Living Artfully is a journey fraught with surprises both delightful and bothersome. Experiencing a long awaited dream come true, as in the publishing of Genevieve and the Kite, is wonderfully fulfilling. Yet, as it goes out into the world, it brings back responses. Some of them are positive, uplifting, and encouraging. Other responses are dampening, confusing, and in some cases, backhanded swipes at what you’ve made.
There are many ways to weather this vulnerability in the aftermath of putting a creative project out into the world. I won’t explore all of them, but will just say that it has been helpful to me to remember something my husband once said about a knitted sweater I had made him. I was going on about a small “mistake” I had made and didn’t catch until nearing the end. He said (something to this effect): “That is precisely what makes hand knitting so wonderful. It’s the little imperfections that make it so wonderfully human. It is in them that I know it was lovingly made for me by you.” <sigh>
I can get all balled up in actual or perceived “mistakes” I’ve made in everything I do. The worst is when you thought you had made something just right and it turns out it has flaws of one sort or another. This is art. This is evidence that a human being made it, and made it lovingly, for you.
I will soon have another creative offering to put out into the world. Though I am doing all in my ability to make it just right, I’m sure it will have a flaw or two or twenty. I’ve compiled my Letters to an Artist into a small book which I hope will be of encouragement to creatives of all types. Be on the look out for it to be published sometime in November.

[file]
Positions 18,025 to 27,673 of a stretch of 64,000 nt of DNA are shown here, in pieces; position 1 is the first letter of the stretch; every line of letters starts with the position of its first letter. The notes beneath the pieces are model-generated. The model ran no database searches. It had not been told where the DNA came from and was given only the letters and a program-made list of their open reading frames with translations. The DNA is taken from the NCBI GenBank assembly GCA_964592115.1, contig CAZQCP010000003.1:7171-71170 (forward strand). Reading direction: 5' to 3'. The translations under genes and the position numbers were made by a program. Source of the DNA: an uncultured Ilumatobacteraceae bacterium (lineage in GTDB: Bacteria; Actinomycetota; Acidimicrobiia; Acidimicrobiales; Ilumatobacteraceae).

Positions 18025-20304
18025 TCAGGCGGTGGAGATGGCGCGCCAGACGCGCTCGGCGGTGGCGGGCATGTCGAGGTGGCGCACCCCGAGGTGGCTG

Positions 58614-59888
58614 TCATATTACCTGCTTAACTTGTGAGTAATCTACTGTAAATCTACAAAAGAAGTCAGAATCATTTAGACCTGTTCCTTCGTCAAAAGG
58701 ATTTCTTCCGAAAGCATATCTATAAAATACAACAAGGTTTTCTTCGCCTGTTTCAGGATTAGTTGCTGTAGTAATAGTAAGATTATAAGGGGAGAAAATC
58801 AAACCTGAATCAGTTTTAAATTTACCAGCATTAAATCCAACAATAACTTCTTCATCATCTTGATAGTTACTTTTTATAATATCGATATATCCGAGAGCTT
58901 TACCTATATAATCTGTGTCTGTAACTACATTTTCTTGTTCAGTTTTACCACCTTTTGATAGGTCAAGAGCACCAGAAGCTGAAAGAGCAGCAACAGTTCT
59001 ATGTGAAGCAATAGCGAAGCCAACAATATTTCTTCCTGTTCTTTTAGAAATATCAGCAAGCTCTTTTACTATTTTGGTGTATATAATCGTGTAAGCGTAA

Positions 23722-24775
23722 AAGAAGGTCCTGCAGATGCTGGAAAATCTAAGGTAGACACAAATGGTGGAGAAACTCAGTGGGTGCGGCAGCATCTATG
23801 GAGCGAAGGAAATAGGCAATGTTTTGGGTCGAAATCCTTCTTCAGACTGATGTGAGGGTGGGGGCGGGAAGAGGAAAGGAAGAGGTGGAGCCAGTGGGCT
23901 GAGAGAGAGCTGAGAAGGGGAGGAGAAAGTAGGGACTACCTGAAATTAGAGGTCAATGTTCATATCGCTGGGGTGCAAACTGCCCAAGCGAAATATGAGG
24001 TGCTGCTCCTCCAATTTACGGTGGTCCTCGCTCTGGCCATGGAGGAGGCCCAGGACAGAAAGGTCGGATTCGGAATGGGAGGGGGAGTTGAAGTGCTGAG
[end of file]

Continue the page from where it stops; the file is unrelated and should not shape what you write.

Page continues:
One of the many delightful surprises in the aftermath of publishing Genevieve and the Kite, was an article that came out in our local newspaper last weekend. Wendy Davis wrote a lovely piece about the making of the book, and I could not be more grateful to her for her kind words. I’m trying to get my hands on the article so I can put it here on my blog for you to read. I’ll let you know when I do.
On this first day of November, as a season of thankfulness comes upon us, I hope you’ll be able to revel in the creative works of your hands, no matter how flawed they may seem to you or to others. Don’t squelch your creative voice in the fear that it isn’t good enough. These mistakes, either real or perceived, are merely places for God to breathe in and through your work. (Click on the above artwork to view it larger).